Cancer remains the counterpoint of the march of medical progress that has marked human history over the past 200 years.
Last year, 600 920 people in the United States died of cancer and 1.7 million received an initial diagnosis of the disease. Globally, one in six people die of cancer, according to the World Health Organization.
Over the last decade, research in this area has broadened the possible treatments for the disease of surgery (which was the only option up to the 20th century), radiotherapy, chemotherapy and surgery. ; hormone therapy.
Among the most promising of these new treatments are those that attack the functions of the tumor itself. New epigenetic therapies, therapeutic viruses, novel nanoparticles and immunotherapies are relevant to external responses to cancerous tumors – sequencing mutations that can lead to cancerous tumors; create new pathogens that attack only cancer cells; build new particles that attack cancer cells; or stimulate the body’s natural immune system ability to attack cancer cells. In contrast, these treatments are aimed at stopping tumor growth by focusing on inhibiting the biological processes that promote this growth.
Tradewind Bioscience, which begins today at the Y Combinator Winter Demonstration Day, takes this approach.
While research into these potential new therapies is only gaining ground in scientific journals (most studies have been published in the last three months), Thaddeus Allen and Ron Buckanovich, co-founders of Tradewind, have mostly envelope after studying different cancers for more than a decade.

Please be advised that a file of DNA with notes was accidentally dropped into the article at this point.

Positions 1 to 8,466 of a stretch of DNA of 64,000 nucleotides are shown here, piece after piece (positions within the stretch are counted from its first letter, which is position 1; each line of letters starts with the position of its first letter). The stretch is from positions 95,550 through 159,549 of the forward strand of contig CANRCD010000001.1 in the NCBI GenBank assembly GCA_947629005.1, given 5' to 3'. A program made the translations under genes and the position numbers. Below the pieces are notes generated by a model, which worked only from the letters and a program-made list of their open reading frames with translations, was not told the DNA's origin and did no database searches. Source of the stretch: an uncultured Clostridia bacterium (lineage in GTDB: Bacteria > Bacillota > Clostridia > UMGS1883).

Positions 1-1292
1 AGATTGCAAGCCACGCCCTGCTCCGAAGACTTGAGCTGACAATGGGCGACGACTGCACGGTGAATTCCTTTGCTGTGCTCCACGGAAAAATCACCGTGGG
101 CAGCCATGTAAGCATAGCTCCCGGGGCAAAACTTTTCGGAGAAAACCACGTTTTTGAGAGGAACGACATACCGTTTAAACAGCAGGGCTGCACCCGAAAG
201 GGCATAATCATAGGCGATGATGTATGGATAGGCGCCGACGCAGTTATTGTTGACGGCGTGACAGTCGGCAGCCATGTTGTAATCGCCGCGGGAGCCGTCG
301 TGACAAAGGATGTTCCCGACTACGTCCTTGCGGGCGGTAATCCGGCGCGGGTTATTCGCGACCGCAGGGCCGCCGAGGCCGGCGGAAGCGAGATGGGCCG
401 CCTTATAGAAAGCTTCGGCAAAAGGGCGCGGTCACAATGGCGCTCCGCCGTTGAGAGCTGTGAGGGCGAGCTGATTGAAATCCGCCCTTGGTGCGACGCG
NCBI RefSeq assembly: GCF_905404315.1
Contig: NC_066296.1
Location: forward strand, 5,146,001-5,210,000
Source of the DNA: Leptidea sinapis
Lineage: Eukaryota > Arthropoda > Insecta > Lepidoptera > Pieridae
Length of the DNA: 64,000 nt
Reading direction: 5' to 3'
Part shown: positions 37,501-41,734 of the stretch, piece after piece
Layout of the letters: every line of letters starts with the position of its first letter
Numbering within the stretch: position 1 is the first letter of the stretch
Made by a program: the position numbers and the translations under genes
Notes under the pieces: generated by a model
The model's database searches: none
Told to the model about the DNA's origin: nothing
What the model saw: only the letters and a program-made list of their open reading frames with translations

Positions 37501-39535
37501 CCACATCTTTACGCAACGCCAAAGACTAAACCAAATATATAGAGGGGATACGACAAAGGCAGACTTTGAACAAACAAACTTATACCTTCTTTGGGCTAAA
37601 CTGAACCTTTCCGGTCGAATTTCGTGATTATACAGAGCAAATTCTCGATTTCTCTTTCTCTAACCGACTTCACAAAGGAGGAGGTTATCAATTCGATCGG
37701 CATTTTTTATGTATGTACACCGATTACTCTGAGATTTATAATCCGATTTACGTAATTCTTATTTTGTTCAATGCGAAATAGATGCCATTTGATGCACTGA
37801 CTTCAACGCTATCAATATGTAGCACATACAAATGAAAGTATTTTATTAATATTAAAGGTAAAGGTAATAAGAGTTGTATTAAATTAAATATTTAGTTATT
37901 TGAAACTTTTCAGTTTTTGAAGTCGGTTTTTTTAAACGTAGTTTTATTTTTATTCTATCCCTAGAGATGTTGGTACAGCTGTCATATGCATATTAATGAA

Allen began his research about 14 years ago at the University of California, San Francisco, under the tutelage of Dr. J. Michael Bishop, cancer researcher, Nobel laureate, where he was studying EGFL6, affected the growth of lung cancer cells.
Bishop’s laboratory was one of the focus of cancer research, but the UCSF was not the only one to innovate in cancer research. A half-continent on the outside, Buckanovich was doing his own studies on the role played by the same protein in the growth of ovarian cancer cells in his laboratory at the University of Michigan .
“He had filed a patent with the University of Michigan,” Allen said about the first time that he discovered Buckanovich’s research. “ I found it on Google patents and I found the patent first.I contacted the technology transfer office and they put me in contact with [him]. Probably the best thing I did during this adventure was to form this relationship with Ron and the University of Michigan. “
Buckanovich published his research on the link between ovarian cancer and EGFL6 protein in 2016, and that was the shock that Allen needed to reach and get started to work seriously on Tradewind.
“I have thought long and hard about how to proceed,” says Allen. “This protein is extremely important in the way cancers survive and spread in the body, I had this idea four years ago … and it took me a long time to get the courage to say okay, let’s go together. “
In the meantime, Allen was quietly accumulating a body of research on how the protein could affect lung cancer cells. “ I wanted to keep things secret until things progressed to a certain point, a point of inevitability,” he says. “ I really want to be the one doing this job.”